Most of the solutions involve some type of javascript dynamically writing OBJECT tag (or re-writing the tag). There are lots and lots of approaches. Here’s mine.

First, add this function to your common javascript library (you know, the .js file that you load on every page that holds the collection of javascript functions that you’ve written/collected). If you don’t have a common javascript library, create a folder called “js” off the root of your website, then plop a file in it called common.js. Inside common.js you want the following:

function flashFix(source, width, height) {
document.write('<object type="application/x-shockwave-flash" data="' + source + '" width="' + width + '" height="' + height + '">');
document.write('<param name="movie" value="' + source + '" />');
document.write('<param name="wmode" value="transparent" />');
document.write('<param name="quality" value="high" />');
document.write('<param name="allowscriptaccess" value="always" />');
document.write('<param name="menu" value="false" />');

Then, in your site’s master page (or common header control, or header server side include, header.php, etc.) add a script reference in your head (<script type="text/javascript" src="/js/common.js"></script>) to load up your script library on every page (or at least every page that you want to load up the “fix”).

Then, in your pages where you want to embed a flash control, here’s the code to use (change the “/flash/file.swf” references to the path and name of your flash object, and the 563 and 463 to width and height, respectively).

<script type="text/javascript">
flashFix("/flash/file.swf", 563, 463);
<object type="application/x-shockwave-flash" data="/flash/file.swf" width="563" height="463">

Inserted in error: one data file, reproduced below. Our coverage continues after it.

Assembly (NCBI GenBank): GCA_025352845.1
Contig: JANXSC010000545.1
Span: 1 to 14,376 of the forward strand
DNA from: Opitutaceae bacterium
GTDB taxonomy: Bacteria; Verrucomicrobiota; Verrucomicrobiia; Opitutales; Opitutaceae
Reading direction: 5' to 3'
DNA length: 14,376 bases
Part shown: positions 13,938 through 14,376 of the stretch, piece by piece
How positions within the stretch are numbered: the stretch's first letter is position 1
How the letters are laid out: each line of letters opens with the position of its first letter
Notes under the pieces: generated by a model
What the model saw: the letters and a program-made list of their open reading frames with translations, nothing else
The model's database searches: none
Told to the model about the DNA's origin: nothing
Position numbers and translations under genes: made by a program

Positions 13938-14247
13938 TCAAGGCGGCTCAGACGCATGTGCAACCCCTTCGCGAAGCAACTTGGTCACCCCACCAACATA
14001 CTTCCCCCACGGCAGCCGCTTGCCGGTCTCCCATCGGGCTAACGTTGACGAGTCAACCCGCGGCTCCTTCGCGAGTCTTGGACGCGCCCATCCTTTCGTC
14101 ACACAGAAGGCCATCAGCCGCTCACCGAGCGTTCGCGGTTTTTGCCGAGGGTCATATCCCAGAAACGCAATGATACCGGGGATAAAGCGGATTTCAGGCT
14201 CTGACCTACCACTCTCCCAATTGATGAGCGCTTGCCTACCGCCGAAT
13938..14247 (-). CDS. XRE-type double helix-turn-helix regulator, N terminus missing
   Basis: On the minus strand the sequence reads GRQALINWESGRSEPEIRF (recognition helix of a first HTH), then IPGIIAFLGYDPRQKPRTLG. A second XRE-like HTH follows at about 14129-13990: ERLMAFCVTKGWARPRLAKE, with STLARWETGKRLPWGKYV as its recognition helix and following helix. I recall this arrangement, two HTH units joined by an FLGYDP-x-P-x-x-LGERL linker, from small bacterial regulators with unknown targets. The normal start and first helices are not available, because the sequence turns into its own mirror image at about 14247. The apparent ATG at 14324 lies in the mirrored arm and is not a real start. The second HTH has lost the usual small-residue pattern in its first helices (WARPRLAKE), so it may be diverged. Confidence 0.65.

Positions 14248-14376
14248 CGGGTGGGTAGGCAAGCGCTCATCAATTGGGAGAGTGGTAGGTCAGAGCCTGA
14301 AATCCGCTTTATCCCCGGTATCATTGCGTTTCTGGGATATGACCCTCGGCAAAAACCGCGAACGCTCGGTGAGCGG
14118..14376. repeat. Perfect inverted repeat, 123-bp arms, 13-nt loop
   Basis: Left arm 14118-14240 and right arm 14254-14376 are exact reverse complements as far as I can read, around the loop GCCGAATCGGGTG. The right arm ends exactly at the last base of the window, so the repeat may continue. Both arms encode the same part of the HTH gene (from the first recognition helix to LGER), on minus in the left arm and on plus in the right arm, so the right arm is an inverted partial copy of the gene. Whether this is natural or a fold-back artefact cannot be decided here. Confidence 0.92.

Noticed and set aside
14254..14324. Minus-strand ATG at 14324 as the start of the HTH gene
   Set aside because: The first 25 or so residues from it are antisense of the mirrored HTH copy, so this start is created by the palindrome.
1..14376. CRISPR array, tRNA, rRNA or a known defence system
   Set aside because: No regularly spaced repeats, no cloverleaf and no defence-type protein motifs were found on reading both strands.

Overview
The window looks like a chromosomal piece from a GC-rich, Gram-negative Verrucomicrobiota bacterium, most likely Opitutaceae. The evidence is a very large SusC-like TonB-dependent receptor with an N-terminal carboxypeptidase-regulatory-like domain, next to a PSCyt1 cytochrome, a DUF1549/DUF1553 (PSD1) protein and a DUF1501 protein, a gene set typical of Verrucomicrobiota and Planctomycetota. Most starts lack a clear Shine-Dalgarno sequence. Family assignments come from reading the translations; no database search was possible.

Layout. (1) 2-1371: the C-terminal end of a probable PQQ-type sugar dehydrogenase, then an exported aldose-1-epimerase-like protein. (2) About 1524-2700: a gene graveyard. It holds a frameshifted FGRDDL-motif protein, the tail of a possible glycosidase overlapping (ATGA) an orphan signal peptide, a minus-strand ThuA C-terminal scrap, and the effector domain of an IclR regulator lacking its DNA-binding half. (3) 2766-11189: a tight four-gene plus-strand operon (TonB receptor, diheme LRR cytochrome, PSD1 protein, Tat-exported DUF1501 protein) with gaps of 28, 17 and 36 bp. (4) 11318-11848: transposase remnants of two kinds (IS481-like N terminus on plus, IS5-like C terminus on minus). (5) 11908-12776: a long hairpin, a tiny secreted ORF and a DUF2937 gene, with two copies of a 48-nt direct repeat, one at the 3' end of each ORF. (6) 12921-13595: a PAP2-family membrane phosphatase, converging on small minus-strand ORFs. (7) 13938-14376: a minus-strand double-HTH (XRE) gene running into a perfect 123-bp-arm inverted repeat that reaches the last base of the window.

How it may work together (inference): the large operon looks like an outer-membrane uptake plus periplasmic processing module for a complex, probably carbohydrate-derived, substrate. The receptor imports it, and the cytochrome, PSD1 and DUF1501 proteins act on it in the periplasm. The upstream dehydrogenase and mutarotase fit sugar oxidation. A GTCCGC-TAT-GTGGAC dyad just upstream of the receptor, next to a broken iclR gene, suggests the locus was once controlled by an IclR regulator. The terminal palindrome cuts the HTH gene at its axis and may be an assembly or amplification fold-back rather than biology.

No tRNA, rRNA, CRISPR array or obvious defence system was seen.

<param name="movie" value="/flash/file.swf" />
<param name="wmode" value="transparent" />
<param name="quality" value="high" />
<param name="allowscriptaccess" value="always" />
<param name="menu" value="false" />

That’s it. This works across all browsers that I’ve tested, and as long as your MSIE users have not disabled javascript no one will have to “Click to Activate” ever again; if your MSIE users HAVE disabled javascript then the flash object will still show up, it will just revert back to its default behavior, requiring a click to activate it.

It should be noted that this DOES NOT use the EMBED tag (since it’s not XHTML compliant), and does not use the the classid number for the Flash Player ActiveX control (clsid:D27CDB6E-AE6D-11cf-96B8-444553540000), streaming of larger flash files does not work in MSIE (the entire project must load before it starts playing). This is a problem with the implementation of the flash player for MSIE and (hopefully, eventually) a fix will be released to address the problem. In the meantime, if you need to stream your flash files, refer to Flash Satay: Embedding Flash While Supporting Standards by Drew McLellan for a workaround.

If you find this solution to be useful please feel free to add a link to your site in the comments. If you have ideas for improvement, the forum is open! 🙂


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1 Response

  1. john says:

    I have some trouble with Flash External Interface + Active Content+ Streaming Sounds in IE7. i hope i can bypass it